Secretary of Housing and Urban Development
Samuel R. Pierce, Jr. (1981-89)
Secretary of Transportation
Andrew L. Lewis, Jr. (1981-83)
Elizabeth H. Dole (1983-87) [The first woman to hold this position, and thus the first female head of a US Military branch – the US Coast Guard]
James H. Burnley (1987-89)
Secretary of Energy
James B. Edwards (1981-82)
Donald P. Hodel (1982-85)
John Herrington (1985-89)

Supreme Court Appointments:

Chief Justice
William H. Rehnquist (1986-2005)
Associate Justice
Sandra Day O’Connor (1981-2006) [The first female US Supreme Court Justice]
Antonin Scalia (1986-2016)
Anthony M. Kennedy (1988-2018)

Notable Events:

Internet Biographies:

Ronald Reagan — from The Presidents of the United States of America
Compiled by the White House.
Ronald Reagan — from American Presidents: Life Portraits — C-SPAN
Biographical information, trivia, key events, video, and other reference materials. Website created to accompany C-SPAN’s 20th Anniversary Television Series, American Presidents: Life Portraits.
Ronald Reagan — from U.S. Presidents
From the Miller Center of Public Affairs at the University of Virginia, in addition to information on the Presidents themselves, they have first lady and cabinet member biographies, listings of presidential staff and advisers, and timelines detailing significant events in the lives of each administration.
Ronald Reagan — from Character Above All
From a PBS broadcast of the same name, this essay excerpt by Peggy Noonan discusses some of the issues and events that molded Reagan.

Historical Documents:

First Inaugural Address (1981)
Second Inaugural Address (1985)
A Time for Choosing (“The Speech”) (1964)
President Reagan’s Speech to the House of Commons (Evil Empire Speech) (1982)
President Reagan’s Speech at Pointe de Hoc, Normandy, France (The 40th Anniversary of D-Day) (1984)
President Reagan’s Speech on the Challenger Disaster (1986)
Former President Reagan’s Speech at the National Republican Convention (1992)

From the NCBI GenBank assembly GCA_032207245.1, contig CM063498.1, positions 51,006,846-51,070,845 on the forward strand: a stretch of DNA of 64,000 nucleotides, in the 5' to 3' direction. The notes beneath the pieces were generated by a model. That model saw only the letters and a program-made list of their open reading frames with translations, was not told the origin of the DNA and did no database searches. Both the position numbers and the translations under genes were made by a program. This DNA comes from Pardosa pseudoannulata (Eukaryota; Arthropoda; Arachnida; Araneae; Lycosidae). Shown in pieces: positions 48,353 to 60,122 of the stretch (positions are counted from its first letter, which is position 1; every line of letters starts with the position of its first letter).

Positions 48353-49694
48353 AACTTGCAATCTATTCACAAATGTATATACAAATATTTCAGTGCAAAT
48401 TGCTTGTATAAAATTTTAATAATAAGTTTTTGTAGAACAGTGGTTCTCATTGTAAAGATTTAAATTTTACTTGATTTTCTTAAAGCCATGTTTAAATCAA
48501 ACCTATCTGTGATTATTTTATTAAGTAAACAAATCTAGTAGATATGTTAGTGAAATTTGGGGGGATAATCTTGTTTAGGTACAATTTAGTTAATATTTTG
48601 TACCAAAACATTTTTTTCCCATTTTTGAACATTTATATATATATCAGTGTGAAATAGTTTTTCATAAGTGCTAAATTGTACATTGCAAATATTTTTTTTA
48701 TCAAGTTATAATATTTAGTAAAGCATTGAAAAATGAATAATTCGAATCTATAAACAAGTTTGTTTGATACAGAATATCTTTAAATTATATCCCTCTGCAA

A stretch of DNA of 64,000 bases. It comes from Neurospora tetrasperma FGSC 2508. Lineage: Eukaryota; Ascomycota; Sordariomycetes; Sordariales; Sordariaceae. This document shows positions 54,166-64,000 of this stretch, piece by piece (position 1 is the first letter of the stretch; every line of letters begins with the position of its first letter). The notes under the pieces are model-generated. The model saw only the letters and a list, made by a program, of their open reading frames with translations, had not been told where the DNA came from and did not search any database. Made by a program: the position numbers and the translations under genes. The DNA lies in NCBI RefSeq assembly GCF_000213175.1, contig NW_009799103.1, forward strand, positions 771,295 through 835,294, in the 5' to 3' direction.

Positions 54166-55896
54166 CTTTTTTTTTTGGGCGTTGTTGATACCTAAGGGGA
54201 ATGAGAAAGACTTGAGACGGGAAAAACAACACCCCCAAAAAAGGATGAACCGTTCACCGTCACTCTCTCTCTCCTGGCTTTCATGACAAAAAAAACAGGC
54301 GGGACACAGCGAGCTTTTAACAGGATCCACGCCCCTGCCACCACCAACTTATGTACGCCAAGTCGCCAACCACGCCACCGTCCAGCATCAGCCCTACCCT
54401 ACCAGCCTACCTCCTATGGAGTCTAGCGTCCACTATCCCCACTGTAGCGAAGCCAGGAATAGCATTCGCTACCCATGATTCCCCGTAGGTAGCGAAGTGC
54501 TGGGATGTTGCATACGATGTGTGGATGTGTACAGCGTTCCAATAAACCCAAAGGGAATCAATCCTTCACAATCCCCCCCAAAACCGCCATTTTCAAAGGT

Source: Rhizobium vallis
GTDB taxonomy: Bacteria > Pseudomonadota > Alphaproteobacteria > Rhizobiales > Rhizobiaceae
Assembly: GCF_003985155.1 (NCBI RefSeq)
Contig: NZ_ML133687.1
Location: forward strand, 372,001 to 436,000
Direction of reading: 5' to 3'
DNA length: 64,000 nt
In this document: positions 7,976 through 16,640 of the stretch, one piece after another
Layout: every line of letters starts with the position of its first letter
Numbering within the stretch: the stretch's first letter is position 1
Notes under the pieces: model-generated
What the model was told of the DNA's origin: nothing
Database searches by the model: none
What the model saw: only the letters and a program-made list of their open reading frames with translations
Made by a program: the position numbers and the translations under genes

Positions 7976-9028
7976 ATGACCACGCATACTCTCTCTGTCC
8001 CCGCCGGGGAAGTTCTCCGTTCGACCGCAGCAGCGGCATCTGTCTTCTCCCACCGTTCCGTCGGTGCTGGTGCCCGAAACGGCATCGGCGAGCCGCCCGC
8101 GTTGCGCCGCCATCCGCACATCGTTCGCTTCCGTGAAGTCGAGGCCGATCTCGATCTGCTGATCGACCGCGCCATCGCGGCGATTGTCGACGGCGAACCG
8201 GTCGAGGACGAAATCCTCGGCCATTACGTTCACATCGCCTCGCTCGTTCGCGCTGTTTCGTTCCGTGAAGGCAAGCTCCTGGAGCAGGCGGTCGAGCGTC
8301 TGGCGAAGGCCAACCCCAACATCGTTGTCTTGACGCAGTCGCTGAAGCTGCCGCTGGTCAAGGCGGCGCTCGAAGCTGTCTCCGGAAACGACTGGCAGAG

President Reagan’s Speech on the Occasion of the Tenth Anniversary of the Announcement of the Strategic Defense Initiative (1993)

Media Resources:

Audio
From his first State of the Union address on January 26, 1982. (0:56)
MP3 (445K)
From the Vincent Voice Library at Michigan State University.
Audio & Video
The American Presidency Project‘s Presidential Audio/Video Archive for Ronald Reagan

Other Internet Resources:

Ronald Reagan’s Filmography— from the Internet Movie Database
List of Reagan screen credits including Code of the Secret Service (1939), Knute Rockne, All American (1940), and Bedtime for Bonzo (1951).
Ronald W. Reagan Presidential Foundation
Tourist information for the Library, calendar of events, and an online catalog of your favorite Reagan attire from the Museum. Located in Simi Valley, California.
Ronald W. Reagan Presidential Library and Museum
Location and hours of operation information, plus a description of the exhibits.
The Day Reagan Was Shot
Transcripts from the White House Situation Room after Reagan was shot.

Points of Interest:

  • Reagan was the fifth left-handed president of the United States.
  • In the 1980 election, Reagan won in 46 out of 50 states. The only states he did not win in were Georgia, Maryland, Minnesota, or West Virginia. He also did not win the District of Columbia.
  • In the 1984 election, Reagan won in 49 out of 50 states. The only state he did not win in was Minnesota, and he lost by a very small margin there. He also did not win the District of Columbia.
  • Reagan’s election was the first time a Hollywood actor was elected to the office of the President.
  • He nominated the first female Supreme Court Justice in America.

FAQs:

  • Who was the US president during the 1980’s?

Ronald Reagan was the US president through most of the 1980’s. The first term began in 1981, with his second term ending in 1989.

  • How old was Ronald Reagan when he became president?

Ronald Reagan was 69 years old when he became president. At the time, he was the oldest person to take office.

  • What was the Reagan Doctrine?

The Reagan Doctrine was a principle of foreign policy announced in the 1985 State of the Union address. According to the doctrine, the US would provide assistance to “freedom fighters” around the world. It was used to justify covert American military support to groups such as the anti-communist Contras in Nicaragua, and those fighting the Soviets in Afghanistan.

  • Who shot Ronald Reagan?

Ronald Reagan was shot by John Hinckley Jr. outside the Washington Hilton Hotel a few months after his inauguration. He was gravely injured and had to be rushed into emergency surgery. Hinckley was put on trial, but was judged to be not guilty on grounds of insanity. He had shot the president because he believed it would impress actress Jodie Foster.

Related Resources:


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©1996-2008. Robert S. Summers. All rights reserved.